These three books offer valuable insights into technology as it applies to heritage institutions, a history of thought and culture in Canada, and the potential for information technology in present-day education.
Theorizing Digital Cultural Heritage: A Critical Discourse, edited by Fiona Cameron and Sarah Kenderdine, provides a range of critical and theoretical appraisals of digital media as used by cultural heritage institutions including archives, museums, art galleries, and scientific institutions. Both editors hail from Australia: Cameron is a Senior Fellow at the Centre for Cultural Research at the University of Western Sydney and Kenderdine is the Coordinator of Special Projects at the Victoria Museum in Melbourne. For those interested in the digital preservation and presentation of cultural artifacts, this book provides cutting-edge perspectives on the flexibility of digital innovations including websites, interactive technologies, holographics, and computerized audio-video. This book is tastefully designed and provides valuable case studies of progressive institutions around the globe. Well placed photos, charts, graphics, and tables serve to illustrate the range of perspectives. Providing balanced and remarkably well-researched cross-cultural perspectives that are inclusive even as they provide intelligent insights, these twenty-two essays illuminate topics such as virtual space, contextual information frameworks, spatial morphologies, tangible virtualities, hyper-documented archives, and automatic archaeologies. This book is outstanding in the range of thought it presents. Included are discussions of oral literary traditions, ecosystemic options, the ontologies of virtual reality, Indian spatial cosmogonies, epistemologies of cyber-space, algorithms of virtual memory, haptic interfaces, and nano-sciences. I could go on, but will say here that anyone interested in digital technology and its applications to the preservation or presentation of cultural expression will find a treasure-trove of stimulating perceptions included here. On surface, this book covers the uses of digital media in cultural heritage institutions, but it is much more than that, encompassing multi-racial and multi-cultural perceptions that resonate with fundamental worldviews as they interact with contemporary digital technologies. For layperson or expert, for archivist or artist, this book will provide a refreshingly unrestrained array of luminous ideas that will inspire even as they enlighten. Bravo!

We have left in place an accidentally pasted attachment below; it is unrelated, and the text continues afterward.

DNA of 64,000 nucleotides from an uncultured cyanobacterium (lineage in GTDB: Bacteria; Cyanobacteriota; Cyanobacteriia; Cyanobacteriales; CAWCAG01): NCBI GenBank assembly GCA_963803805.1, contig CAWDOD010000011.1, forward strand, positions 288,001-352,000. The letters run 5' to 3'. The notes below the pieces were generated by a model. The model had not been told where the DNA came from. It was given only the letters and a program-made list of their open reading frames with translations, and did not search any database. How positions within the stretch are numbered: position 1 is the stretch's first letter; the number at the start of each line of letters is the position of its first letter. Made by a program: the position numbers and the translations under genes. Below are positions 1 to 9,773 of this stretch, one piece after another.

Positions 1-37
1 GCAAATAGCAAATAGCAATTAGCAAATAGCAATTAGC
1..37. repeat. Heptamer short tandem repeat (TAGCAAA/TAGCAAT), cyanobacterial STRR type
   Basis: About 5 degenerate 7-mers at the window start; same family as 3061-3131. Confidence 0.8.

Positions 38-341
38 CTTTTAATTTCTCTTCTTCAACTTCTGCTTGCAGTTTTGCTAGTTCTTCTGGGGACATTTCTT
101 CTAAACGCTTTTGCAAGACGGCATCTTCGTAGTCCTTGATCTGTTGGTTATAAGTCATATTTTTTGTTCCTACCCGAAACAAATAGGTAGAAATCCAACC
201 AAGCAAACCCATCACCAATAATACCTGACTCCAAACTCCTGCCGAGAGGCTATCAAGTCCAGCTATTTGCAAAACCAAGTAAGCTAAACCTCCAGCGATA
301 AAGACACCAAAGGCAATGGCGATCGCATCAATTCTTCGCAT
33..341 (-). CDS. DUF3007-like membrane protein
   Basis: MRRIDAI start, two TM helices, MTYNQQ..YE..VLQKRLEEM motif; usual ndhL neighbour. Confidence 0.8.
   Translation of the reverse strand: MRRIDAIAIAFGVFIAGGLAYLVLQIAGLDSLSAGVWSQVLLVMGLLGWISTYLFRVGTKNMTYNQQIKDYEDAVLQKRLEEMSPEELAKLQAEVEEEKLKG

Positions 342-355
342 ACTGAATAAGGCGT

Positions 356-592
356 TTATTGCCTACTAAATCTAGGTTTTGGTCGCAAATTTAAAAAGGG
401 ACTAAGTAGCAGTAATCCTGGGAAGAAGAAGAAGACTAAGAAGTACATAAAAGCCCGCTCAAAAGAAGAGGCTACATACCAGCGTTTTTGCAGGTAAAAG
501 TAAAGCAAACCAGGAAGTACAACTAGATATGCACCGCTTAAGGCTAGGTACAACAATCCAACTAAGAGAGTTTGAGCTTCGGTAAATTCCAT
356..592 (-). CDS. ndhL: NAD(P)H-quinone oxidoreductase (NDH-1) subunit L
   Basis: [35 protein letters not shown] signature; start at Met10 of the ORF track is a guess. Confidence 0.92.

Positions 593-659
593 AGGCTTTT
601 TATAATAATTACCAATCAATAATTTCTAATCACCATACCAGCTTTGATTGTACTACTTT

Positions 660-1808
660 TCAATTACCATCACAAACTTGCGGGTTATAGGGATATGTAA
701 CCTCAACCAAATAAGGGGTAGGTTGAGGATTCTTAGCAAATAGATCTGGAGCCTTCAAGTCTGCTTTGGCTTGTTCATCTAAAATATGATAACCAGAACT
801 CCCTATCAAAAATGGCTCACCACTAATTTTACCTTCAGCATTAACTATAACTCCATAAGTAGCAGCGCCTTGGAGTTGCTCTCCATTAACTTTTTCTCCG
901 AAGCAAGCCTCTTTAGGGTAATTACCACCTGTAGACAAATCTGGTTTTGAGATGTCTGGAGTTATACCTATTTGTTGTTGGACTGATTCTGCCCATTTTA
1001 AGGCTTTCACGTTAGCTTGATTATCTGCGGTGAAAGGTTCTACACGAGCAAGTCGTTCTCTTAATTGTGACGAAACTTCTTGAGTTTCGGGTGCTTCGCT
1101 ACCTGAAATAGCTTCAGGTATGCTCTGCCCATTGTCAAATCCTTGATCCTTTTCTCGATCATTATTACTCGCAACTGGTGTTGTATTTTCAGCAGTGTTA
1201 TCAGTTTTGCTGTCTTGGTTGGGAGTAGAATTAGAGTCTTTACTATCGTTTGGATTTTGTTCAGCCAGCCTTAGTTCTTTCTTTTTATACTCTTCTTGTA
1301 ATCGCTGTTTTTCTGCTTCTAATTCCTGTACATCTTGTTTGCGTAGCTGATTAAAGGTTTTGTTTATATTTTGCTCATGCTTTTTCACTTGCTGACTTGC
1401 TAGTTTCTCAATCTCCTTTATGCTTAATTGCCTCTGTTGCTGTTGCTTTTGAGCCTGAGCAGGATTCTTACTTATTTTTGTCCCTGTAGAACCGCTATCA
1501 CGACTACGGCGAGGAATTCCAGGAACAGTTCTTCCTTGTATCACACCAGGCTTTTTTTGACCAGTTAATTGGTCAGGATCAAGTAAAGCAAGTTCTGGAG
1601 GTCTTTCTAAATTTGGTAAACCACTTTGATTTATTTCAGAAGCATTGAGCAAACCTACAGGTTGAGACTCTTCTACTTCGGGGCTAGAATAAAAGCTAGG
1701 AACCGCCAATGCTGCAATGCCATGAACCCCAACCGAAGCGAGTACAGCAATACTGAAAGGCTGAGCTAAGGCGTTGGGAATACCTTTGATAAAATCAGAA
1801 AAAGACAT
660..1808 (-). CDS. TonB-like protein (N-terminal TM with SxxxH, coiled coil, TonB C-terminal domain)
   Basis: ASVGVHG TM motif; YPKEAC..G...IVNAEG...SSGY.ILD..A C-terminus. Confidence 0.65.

The Technological Imperative in Canada: An Intellectual History by R. Douglas Francis offers an historical survey of Canadian views on emergent technologies. Francis, a professor of Canadian history at the University of Calgary, provides perspectives on the metaphysics of technology covering the late nineteenth and the entire twentieth century. Included are discussions of cultural imperialism, power politics, military endeavor, the emergence of communications technologies, and the volition of technology itself. This book features prominent Canadian thinkers who share an interest in what might be termed a moral imperative as it is affected by technological imperatives. Included are detailed accounts of early figures such as Sandford Fleming, Thomas Haliburton, and Alexander Graham Bell, as well as summations of later thinkers such as Marshall McLuhan. Francis forwards paired discussions of Mackenzie King and Frederick Philip Grove, Stephen Leacock and Archibald Lampman, Harold Innis and Eric Havelock, Northrop Frye and E.J. Pratt, as well as George Grant and Dennis Lee. This book examines the subservience of humans to machinery, connections between technology, myth, and the human psyche, as well as U.S. cultural imperialism and the impact of war. Perhaps more could have been said to contextualize the historical effects of technology and war. For example, Eisenhower’s 1960 warning concerning the “military industrial complex,” as an immoral technological force, might have lent an additional impetus to the discussion of war in the final chapter on George Grant and Dennis Lee’s Civil Elegies.